Her ideas are going to be in the WOE interview, and I'd rather let her words do the talking. But I will say this: She got me thinking about our cultural emphasis on argument.

Why do we believe any issue that isn't easily resolved must become an argument? Why don't we contemplate such issues, or engage them, deliberate over them, consider them? The list of ways to approach an issue goes on.

But we prefer to argue. We prefer to draw a line, pick sides, and see who emerges a winner.

That approach to contentious issues has certainly contributed to the rise of "post-truth politics" Krugman describes. When an issue spurs competition instead of inquiry, people are going to look for a competitive edge. Like any competition, the higher the stakes, the more likely people are to play loose with the rules.

As I ready myself for a new phase in my career, I aim to chew on the questions this poses while developing new courses.

I wonder what you think would be a more constructive approach to issues.

Monday, March 23, 2015

What are you doing here?

This is a little online space I've created so I have a destination to send people when I build a fake clickbait post.

Think about why you clicked on the post that led you here. It was an intentionally manipulative post, and you're better than that. Think before you click.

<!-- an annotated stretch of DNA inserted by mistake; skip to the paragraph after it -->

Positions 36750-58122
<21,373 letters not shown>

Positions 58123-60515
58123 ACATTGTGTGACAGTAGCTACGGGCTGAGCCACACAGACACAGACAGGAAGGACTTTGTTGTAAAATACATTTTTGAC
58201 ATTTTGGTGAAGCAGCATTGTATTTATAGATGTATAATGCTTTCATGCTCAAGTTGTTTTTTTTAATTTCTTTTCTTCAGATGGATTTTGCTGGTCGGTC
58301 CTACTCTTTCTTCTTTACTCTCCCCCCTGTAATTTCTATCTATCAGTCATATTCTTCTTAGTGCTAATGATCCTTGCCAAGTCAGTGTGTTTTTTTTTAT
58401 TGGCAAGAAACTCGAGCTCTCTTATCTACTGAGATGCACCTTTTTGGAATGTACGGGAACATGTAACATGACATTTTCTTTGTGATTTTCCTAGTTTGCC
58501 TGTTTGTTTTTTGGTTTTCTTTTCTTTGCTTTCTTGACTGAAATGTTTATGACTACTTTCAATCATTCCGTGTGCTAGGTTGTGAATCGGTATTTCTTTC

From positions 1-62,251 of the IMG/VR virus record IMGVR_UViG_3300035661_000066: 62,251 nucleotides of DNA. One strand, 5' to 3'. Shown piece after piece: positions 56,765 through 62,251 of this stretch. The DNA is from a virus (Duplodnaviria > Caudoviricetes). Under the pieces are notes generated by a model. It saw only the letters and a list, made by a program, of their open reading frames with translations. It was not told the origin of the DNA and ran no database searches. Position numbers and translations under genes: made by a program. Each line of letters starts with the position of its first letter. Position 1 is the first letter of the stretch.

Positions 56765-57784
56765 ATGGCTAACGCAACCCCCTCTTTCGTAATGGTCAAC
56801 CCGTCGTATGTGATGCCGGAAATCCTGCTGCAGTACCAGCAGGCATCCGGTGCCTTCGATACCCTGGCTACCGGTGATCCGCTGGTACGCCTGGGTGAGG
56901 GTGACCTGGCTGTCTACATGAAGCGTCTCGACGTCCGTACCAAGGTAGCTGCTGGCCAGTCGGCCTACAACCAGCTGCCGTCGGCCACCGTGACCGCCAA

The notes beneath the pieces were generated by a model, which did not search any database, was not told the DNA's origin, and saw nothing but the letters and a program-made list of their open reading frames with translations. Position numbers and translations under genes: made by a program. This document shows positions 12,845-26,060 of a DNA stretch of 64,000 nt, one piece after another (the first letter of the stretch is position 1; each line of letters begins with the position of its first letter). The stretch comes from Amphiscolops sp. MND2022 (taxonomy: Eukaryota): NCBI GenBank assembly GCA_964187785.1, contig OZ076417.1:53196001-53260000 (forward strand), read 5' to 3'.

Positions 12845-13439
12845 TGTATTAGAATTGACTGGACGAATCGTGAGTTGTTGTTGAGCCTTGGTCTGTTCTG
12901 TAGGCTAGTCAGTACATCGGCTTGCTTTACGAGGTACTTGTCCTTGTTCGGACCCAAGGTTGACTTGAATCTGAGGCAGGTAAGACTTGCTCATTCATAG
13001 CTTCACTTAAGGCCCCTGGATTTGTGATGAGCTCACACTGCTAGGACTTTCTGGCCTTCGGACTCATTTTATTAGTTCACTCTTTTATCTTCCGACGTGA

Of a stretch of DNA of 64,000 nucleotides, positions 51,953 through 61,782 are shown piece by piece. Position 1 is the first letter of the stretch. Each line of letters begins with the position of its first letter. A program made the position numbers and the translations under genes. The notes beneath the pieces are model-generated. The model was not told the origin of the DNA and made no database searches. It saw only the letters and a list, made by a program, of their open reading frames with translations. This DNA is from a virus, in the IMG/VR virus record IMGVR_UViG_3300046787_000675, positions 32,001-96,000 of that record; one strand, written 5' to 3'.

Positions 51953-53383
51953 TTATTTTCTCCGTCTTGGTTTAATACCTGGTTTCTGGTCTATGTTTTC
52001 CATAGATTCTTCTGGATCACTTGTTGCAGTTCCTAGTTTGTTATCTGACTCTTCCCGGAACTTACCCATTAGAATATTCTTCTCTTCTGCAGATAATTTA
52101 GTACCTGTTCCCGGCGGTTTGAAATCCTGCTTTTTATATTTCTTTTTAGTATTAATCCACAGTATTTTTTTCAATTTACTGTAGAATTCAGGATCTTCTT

Feel free to use the link if you think of a good fake clickbait post: http://bit.ly/1CjpFrt

Oh, and while you're here, why not check out the rest of my blog.

Tuesday, March 10, 2015


As someone interested in how debates take shape in the public discourse, this story has elevated stupid to the next level.

The amount of intellectual and ideological inconsistencies a person would have to hold in order to compose, revise, edit, share, and deliver the letter in question blows my mind.

Tuesday, March 03, 2015

New Blog to Follow

Randal S. Olsen maintains a blog that looks at how to effectively visualize data, among other things.

One of his more recent posts looked at a visualization depicting how big pharma spends on marketing. He liked what he saw, but knew more information could be presented in an equally graceful way.

He came up with this (and others).

Like this example, his descriptions and reasoning are clear.

In a world where multi-modal rhetoric has become the norm, I think finding more writers like Olsen is bound to be helpful.